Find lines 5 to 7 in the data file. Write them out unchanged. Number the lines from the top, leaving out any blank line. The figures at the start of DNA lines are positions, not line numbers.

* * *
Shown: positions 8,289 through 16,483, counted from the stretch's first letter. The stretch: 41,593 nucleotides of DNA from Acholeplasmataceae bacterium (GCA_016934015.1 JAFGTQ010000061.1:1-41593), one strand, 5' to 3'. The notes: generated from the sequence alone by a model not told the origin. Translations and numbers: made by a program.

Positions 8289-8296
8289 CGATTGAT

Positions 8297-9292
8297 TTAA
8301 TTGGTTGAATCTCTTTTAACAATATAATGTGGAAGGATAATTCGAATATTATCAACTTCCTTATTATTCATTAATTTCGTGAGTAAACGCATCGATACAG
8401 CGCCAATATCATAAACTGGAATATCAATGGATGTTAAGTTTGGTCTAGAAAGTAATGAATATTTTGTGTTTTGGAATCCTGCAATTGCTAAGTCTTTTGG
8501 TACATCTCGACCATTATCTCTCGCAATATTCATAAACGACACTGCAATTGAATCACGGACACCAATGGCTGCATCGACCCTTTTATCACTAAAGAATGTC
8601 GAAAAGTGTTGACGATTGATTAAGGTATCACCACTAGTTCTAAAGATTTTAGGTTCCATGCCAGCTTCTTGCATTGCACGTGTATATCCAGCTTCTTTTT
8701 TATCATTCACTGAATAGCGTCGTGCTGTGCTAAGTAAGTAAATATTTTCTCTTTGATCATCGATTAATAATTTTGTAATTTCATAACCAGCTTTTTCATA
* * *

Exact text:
8297 TTAA
8301 TTGGTTGAATCTCTTTTAACAATATAATGTGGAAGGATAATTCGAATATTATCAACTTCCTTATTATTCATTAATTTCGTGAGTAAACGCATCGATACAG
8401 CGCCAATATCATAAACTGGAATATCAATGGATGTTAAGTTTGGTCTAGAAAGTAATGAATATTTTGTGTTTTGGAATCCTGCAATTGCTAAGTCTTTTGG